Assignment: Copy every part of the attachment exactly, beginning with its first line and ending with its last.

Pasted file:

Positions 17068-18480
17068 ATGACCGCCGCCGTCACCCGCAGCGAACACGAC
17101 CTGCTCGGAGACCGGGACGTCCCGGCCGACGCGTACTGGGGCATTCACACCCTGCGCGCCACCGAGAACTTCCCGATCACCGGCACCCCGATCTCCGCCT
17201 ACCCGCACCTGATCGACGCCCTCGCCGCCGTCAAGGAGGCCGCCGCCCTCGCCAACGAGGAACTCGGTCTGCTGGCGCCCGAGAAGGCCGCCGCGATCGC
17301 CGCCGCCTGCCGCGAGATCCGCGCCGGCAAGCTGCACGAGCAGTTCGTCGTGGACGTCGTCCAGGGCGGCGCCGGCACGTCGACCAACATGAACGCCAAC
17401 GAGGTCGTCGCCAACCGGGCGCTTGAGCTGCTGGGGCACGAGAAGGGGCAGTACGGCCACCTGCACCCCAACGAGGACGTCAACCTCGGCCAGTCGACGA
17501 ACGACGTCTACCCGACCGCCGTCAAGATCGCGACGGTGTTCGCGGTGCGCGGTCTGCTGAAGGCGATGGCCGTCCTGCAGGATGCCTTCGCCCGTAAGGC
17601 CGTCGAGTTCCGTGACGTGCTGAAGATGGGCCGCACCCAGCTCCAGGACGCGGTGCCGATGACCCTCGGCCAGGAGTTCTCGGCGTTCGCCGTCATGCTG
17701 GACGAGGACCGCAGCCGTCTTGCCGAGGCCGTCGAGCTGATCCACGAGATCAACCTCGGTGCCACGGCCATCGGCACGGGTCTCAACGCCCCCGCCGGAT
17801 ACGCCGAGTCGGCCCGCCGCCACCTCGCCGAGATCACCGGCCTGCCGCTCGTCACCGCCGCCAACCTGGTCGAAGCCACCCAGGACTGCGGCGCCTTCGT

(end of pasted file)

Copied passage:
Positions 17068-18480
17068 ATGACCGCCGCCGTCACCCGCAGCGAACACGAC
17101 CTGCTCGGAGACCGGGACGTCCCGGCCGACGCGTACTGGGGCATTCACACCCTGCGCGCCACCGAGAACTTCCCGATCACCGGCACCCCGATCTCCGCCT
17201 ACCCGCACCTGATCGACGCCCTCGCCGCCGTCAAGGAGGCCGCCGCCCTCGCCAACGAGGAACTCGGTCTGCTGGCGCCCGAGAAGGCCGCCGCGATCGC
17301 CGCCGCCTGCCGCGAGATCCGCGCCGGCAAGCTGCACGAGCAGTTCGTCGTGGACGTCGTCCAGGGCGGCGCCGGCACGTCGACCAACATGAACGCCAAC
17401 GAGGTCGTCGCCAACCGGGCGCTTGAGCTGCTGGGGCACGAGAAGGGGCAGTACGGCCACCTGCACCCCAACGAGGACGTCAACCTCGGCCAGTCGACGA
17501 ACGACGTCTACCCGACCGCCGTCAAGATCGCGACGGTGTTCGCGGTGCGCGGTCTGCTGAAGGCGATGGCCGTCCTGCAGGATGCCTTCGCCCGTAAGGC
17601 CGTCGAGTTCCGTGACGTGCTGAAGATGGGCCGCACCCAGCTCCAGGACGCGGTGCCGATGACCCTCGGCCAGGAGTTCTCGGCGTTCGCCGTCATGCTG
17701 GACGAGGACCGCAGCCGTCTTGCCGAGGCCGTCGAGCTGATCCACGAGATCAACCTCGGTGCCACGGCCATCGGCACGGGTCTCAACGCCCCCGCCGGAT
17801 ACGCCGAGTCGGCCCGCCGCCACCTCGCCGAGATCACCGGCCTGCCGCTCGTCACCGCCGCCAACCTGGTCGAAGCCACCCAGGACTGCGGCGCCTTCGT